Buddha taught an enormous variety of subjects, but only those themes that repeatedly appear throughout his teachings indicate what Buddha actually intended. These themes include taking safe direction (refuge), understanding the laws of behavioral cause and effect, developing higher ethical discipline, concentration, and discriminating awareness of how things actually exist, and generating love and compassion for all. A text is an authentic Buddhist teaching if it accords with these major themes. The second criterion for authenticity is that correct implementation of its instructions by qualified practitioners must bring about the same results as Buddha repeatedly indicated elsewhere. Proper practice must lead to achieving the ultimate goals of liberation or enlightenment and the provisional goals of spiritual attainment along the way.[8]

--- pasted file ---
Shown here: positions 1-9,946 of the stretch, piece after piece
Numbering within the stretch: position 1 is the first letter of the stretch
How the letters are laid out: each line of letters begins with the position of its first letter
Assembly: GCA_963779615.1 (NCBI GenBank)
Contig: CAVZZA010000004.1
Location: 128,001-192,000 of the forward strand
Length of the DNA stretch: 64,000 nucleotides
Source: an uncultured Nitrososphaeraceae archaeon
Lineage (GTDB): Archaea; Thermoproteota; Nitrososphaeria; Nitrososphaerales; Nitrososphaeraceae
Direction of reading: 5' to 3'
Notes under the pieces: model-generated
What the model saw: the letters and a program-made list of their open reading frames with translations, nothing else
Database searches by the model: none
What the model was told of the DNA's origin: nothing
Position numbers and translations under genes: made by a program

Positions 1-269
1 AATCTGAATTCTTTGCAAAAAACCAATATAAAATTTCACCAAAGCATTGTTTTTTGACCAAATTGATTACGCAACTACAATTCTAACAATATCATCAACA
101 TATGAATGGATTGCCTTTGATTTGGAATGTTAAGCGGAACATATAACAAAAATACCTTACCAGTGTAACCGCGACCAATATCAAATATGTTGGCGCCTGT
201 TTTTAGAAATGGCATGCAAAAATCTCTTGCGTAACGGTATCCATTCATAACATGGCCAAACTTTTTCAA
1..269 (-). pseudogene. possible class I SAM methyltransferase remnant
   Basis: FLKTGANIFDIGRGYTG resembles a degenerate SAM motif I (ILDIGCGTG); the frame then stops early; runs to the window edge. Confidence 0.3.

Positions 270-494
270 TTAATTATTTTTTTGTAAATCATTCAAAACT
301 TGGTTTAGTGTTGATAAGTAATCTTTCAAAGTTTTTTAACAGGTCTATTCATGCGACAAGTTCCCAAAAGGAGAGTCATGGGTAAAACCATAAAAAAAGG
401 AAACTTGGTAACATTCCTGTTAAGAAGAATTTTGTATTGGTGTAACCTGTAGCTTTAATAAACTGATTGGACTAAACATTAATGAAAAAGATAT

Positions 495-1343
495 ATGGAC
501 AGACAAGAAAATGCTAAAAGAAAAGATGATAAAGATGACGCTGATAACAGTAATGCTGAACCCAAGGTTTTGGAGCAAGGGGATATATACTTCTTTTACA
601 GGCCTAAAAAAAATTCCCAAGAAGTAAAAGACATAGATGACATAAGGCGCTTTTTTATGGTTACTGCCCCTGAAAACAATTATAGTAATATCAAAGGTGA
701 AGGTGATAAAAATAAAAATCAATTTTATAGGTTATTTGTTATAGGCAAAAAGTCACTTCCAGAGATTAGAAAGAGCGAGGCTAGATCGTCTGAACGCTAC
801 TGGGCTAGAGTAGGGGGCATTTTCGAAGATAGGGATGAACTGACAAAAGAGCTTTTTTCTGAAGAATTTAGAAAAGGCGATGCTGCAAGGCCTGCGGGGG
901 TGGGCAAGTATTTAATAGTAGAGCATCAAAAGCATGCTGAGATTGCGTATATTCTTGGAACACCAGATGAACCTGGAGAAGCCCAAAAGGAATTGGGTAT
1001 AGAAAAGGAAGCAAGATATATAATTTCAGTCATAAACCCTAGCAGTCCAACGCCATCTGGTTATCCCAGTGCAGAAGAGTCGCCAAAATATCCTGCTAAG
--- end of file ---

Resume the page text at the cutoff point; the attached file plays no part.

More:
Mahayana hermeneuticsEdit

Mahayana Buddhism has an immense number of texts, many of which were written and codified hundreds of years after the Buddha's death. In spite of this historical fact, they are still considered Buddhavacana. The vast canon of Mahayana texts is organized into groupings of teachings or "turnings of the wheel of Dharma." The Sandhinirmocana Sutra for example, sees itself as inaugurating the third turning (Yogacara), which is the highest and most definitive teaching. Likewise, the Lotus sutra presents itself as being the ultimate and final teaching of the Buddha. Because of these mutually contradictory texts, Buddhist scholars had to find a way to harmonize the many different sutras and teachings into a coherent canon and interpretative framework, sometimes by outlining a classification system for them (Chinese:p'an-chiao). For example, in China, the Huayan school placed the Avatamsaka Sutra as the highest sutra, while the Tiantai school promotes the Lotus sutra at the top of their sutra hierarchy.